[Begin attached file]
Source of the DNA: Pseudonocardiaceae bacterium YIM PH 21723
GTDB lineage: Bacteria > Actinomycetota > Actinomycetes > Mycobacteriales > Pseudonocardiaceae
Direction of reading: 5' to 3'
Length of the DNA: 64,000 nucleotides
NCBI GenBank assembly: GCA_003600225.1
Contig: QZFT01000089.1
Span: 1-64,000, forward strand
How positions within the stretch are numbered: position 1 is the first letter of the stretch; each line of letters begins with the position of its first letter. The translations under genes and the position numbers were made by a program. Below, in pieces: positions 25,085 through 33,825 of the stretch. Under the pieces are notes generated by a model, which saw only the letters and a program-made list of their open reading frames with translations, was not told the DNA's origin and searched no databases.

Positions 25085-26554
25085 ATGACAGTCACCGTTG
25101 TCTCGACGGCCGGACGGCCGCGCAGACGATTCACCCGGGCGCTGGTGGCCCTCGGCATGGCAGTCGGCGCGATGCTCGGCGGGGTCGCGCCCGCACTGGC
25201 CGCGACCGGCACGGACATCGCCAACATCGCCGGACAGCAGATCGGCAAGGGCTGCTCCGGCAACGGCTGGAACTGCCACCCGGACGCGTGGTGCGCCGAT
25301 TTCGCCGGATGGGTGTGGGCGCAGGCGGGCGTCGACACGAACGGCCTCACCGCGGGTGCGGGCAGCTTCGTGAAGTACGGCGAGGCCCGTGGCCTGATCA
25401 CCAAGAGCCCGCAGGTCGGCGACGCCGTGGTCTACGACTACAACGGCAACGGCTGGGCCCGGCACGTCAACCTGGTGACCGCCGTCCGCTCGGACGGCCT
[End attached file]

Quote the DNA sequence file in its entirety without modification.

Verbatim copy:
Source of the DNA: Pseudonocardiaceae bacterium YIM PH 21723
GTDB lineage: Bacteria > Actinomycetota > Actinomycetes > Mycobacteriales > Pseudonocardiaceae
Direction of reading: 5' to 3'
Length of the DNA: 64,000 nucleotides
NCBI GenBank assembly: GCA_003600225.1
Contig: QZFT01000089.1
Span: 1-64,000, forward strand
How positions within the stretch are numbered: position 1 is the first letter of the stretch; each line of letters begins with the position of its first letter. The translations under genes and the position numbers were made by a program. Below, in pieces: positions 25,085 through 33,825 of the stretch. Under the pieces are notes generated by a model, which saw only the letters and a program-made list of their open reading frames with translations, was not told the DNA's origin and searched no databases.

Positions 25085-26554
25085 ATGACAGTCACCGTTG
25101 TCTCGACGGCCGGACGGCCGCGCAGACGATTCACCCGGGCGCTGGTGGCCCTCGGCATGGCAGTCGGCGCGATGCTCGGCGGGGTCGCGCCCGCACTGGC
25201 CGCGACCGGCACGGACATCGCCAACATCGCCGGACAGCAGATCGGCAAGGGCTGCTCCGGCAACGGCTGGAACTGCCACCCGGACGCGTGGTGCGCCGAT
25301 TTCGCCGGATGGGTGTGGGCGCAGGCGGGCGTCGACACGAACGGCCTCACCGCGGGTGCGGGCAGCTTCGTGAAGTACGGCGAGGCCCGTGGCCTGATCA
25401 CCAAGAGCCCGCAGGTCGGCGACGCCGTGGTCTACGACTACAACGGCAACGGCTGGGCCCGGCACGTCAACCTGGTGACCGCCGTCCGCTCGGACGGCCT